This website showcases the work of the Mind Over Media European Network, which is supported by the Evens Foundation and the European Commission’s Literacy for All initiative. They provide a space for educators to share strategies and approaches for addressing teaching and learning about contemporary propaganda. The Media Education Lab maintains this website in conjunction with the crowdsourced online gallery of propaganda, Mind Over Media: Analyzing Contemporary Propaganda.
Dr. Michael Wesch, who teaches Anthropology at Kansas State University, is opening up his online course, ANTH 101, to everyone, as an experiment in pedagogy. Having distilled the basic insights of anthropologists into 10 lessons (starting with People are different), he’s developed 10 challenges, including Other Encounters). He has also drafted a new book as companion to the course, The Art of Being Human, which is being shared in digital format through the course site.
Given that his research focus is on the effects of social media and digital technology on global society, it probably makes sense that he is currently exploring how best to use an online course to share information even beyond his own university. The class begins June 5, 2017.
A few months ago, Sachiyo Shearman and Mariko Eguchi shared a request for participants in a survey they were conducting about the use of new media when teaching intercultural communication. They have now completed the survey and compiled the results, which they are making available to CID readers.
Here’s their conclusion:
“The majority of professors and instructors who we have surveyed use some form of experiential learning, ranging from in-class role playing, case studies, and simulation games, and to the assignments that involve intercultural contacts. Only about one third of instructors who we surveyed actually have incorporated computer-mediated intercultural encounter into their classes, and some ideas includes online guest lectures, in-class video-conferencing interview sessions, and using programs such as Soliya Net. We can categorize a variety of new media: asynchronous or synchronous platforms, text-based or audio/video based, or first generation or second generation web technology. There are benefits and limitations for each type of new media and examples are discussed in the chapter. Nowadays, we tend to combine these different types of new media, as we use it in our classroom. Our intention is not to say that new media technology is better than the conventional approaches to the intercultural pedagogy. All of the approaches of intercultural communication teaching – lectures, intercultural training, and study abroad programs, are indispensable. We believe that the use of new media in intercultural communication provides us with an additional valuable approach for us to facilitate students’ learning at the multi-dimensional level. When computer-mediated intercultural contacts are provided, students are actively engaged as they interact with students in other countries.”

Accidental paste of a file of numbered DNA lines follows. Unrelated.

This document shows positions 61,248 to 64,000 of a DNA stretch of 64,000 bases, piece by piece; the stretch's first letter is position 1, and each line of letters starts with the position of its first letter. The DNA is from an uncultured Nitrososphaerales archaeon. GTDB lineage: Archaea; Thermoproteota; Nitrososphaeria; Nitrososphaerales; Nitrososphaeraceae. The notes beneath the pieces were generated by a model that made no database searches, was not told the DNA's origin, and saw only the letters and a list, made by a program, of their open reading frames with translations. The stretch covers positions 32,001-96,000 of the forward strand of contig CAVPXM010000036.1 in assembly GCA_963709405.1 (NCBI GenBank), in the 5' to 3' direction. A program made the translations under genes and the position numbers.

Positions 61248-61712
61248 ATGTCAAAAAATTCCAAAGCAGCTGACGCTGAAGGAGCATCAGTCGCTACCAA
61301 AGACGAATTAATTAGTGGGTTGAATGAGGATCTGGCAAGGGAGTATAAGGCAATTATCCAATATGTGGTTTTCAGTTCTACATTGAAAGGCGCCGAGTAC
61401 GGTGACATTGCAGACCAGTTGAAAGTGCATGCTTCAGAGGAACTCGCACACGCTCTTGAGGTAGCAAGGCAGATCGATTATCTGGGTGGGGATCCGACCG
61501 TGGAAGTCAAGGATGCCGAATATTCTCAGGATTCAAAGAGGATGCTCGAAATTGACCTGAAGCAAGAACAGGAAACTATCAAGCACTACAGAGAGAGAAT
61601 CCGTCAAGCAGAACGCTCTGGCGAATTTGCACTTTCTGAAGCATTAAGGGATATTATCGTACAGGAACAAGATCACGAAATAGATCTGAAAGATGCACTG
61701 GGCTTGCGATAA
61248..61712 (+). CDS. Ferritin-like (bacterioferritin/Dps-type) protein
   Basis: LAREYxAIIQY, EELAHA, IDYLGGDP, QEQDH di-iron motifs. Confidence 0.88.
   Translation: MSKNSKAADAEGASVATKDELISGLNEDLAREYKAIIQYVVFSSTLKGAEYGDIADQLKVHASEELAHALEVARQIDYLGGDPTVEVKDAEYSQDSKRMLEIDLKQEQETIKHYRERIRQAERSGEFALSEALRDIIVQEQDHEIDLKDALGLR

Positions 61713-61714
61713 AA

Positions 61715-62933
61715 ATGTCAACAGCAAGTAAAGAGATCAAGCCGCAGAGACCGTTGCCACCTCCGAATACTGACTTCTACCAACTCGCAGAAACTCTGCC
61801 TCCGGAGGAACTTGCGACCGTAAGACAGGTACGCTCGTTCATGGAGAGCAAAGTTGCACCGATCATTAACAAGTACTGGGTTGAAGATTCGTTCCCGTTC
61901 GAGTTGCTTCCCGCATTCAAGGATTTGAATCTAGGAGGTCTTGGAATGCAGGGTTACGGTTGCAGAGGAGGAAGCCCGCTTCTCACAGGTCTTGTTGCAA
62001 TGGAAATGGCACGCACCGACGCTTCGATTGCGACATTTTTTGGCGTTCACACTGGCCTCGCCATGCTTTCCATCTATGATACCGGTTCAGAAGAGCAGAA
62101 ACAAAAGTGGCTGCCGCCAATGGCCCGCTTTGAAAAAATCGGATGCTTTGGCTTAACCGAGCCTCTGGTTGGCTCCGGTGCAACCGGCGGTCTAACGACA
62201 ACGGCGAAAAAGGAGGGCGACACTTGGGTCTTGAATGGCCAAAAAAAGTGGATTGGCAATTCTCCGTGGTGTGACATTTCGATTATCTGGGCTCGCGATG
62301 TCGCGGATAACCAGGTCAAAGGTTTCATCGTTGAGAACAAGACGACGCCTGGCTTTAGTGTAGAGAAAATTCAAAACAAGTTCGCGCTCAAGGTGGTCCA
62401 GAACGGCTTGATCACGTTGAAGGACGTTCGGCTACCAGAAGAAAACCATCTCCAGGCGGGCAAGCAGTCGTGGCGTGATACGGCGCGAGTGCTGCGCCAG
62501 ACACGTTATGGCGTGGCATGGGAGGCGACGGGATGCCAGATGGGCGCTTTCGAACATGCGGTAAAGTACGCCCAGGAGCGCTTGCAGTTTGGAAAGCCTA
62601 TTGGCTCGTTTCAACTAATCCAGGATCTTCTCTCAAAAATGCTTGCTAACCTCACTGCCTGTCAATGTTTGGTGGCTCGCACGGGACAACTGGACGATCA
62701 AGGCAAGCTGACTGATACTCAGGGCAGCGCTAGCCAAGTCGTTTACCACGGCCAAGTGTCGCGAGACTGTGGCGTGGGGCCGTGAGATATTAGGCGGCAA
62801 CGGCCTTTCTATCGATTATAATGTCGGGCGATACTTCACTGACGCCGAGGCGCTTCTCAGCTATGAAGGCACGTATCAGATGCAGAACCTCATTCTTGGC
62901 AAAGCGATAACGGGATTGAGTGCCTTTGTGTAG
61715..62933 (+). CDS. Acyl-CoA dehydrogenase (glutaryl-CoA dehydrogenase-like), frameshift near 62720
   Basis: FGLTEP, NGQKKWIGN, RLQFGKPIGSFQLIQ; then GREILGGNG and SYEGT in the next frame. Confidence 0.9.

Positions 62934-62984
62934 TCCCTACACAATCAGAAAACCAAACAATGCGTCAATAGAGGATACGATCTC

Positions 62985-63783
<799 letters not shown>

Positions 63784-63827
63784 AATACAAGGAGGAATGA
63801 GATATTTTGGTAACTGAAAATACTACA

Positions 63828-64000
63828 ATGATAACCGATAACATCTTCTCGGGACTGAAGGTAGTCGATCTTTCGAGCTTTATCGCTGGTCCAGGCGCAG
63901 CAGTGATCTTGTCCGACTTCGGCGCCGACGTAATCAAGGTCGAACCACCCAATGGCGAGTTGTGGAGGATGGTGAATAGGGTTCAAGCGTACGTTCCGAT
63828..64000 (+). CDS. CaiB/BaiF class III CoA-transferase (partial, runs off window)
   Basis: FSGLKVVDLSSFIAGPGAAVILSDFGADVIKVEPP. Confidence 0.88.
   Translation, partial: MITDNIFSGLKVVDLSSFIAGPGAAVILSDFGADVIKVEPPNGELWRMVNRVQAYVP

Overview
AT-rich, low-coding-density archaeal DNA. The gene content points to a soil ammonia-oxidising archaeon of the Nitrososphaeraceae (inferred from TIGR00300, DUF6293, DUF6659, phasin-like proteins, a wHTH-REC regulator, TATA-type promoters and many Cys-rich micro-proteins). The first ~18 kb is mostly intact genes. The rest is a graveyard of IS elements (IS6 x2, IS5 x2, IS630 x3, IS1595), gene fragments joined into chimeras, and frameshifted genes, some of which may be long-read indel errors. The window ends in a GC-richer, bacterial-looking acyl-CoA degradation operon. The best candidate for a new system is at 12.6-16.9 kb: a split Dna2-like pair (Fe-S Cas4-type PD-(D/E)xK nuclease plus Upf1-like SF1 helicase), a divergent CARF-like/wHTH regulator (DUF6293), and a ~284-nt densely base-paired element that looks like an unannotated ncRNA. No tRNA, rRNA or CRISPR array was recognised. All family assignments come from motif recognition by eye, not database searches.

Their results are being published as:
Shearman, S. M. & Eguchi, M. (Forthcoming). “I have to text my classmate in China!”: Use of new media in intercultural communication classes toward multidimensional learning. In N. Bilge & M. I. Marino (Eds.), Reconceptualizing New Media and Intercultural Communication in a Networked Society.
Diversity in the College Classroom is a collection of first-person narratives by multi-disciplinary faculty at the most racially diverse campus in the University of Wisconsin System. It reveals the complex, interior lives of college professors: how their experiences inform their teaching, relationships with students, and experimentation with innovative pedagogical approaches. All of the writers completed the University of Wisconsin-Parkside’s Summer Institute: Infusing Diversity into the Curriculum.
Table of Contents:
Foreword – Christine E. Sleeter
Introduction – Eugene Oropeza Fujimoto, Fay Yokomizo Akindes, and Roseann Mason
I-Quest: Searching for the Undivided Self – Linda K. Crafton
A Sense of Not Belonging – Damian Evans
“Infinite Diversity in Infinite Combinations”: How I Finally Learned to Apply Vulcan Ideology towards Teaching and Learning – Peggy James
Opening (Again) – Maria del Carmen Martinez
The Transformative Power of Cultural Autobiographies – Dean Yohnk
Constructing Landscapes of Learning – Shi Hae Kim
The Sound of a Heartbeat: Of Students and Friendship and Life – Abey Kuruvilla
When “Education is an Exotic Land”: Using Metaphors to Construct Student Academic Identities – Wendy Leeds-Hurwitz
Building Diversity in Undergraduate Research – Mary Kay Schleiter
“This is Jeopardy”: Cultural Capital, Whiteness, and the College Classroom – Adrienne Viramontes
Hearing Color and Seeing Sound: Teaching Physics with Music – Dileep Karanth
Diversity Economics: Chipping Away at the Oxymoron – Farida C. Khan
Infusion of Diversity into the Organic Chemistry Curriculum – Vera M. Kolb
Diversity and Economics: A Tale of Two Countries – Marcelo Milan
Learning from Others: Engaging Students with People Diagnosed with Mental Illness – Helen Rosenberg
Afterword: Pushing for Greater Academic Access and Equity: Reflections on Facilitating Summer Institute – Thandeka K. Chapman
Teaching EFL with a Hidden Agenda:
Introducing Intercultural Awareness through a Grammar Lesson
Guest post by Dr. Paola Giorgis
Is there anything more standardized than grammar? How can it then work to dismantle the standard, favoring non-standardized and non-sterotypical readings and representations of individual and collective cultural identities, and promoting intercultural understanding?
Here’s a brief example of an actual unit of two lessons, which I conducted some years ago, on simple past during a course on English as a Foreign Language.
• a vocational high school with an art curricula in Turin, a city in the northwest of Italy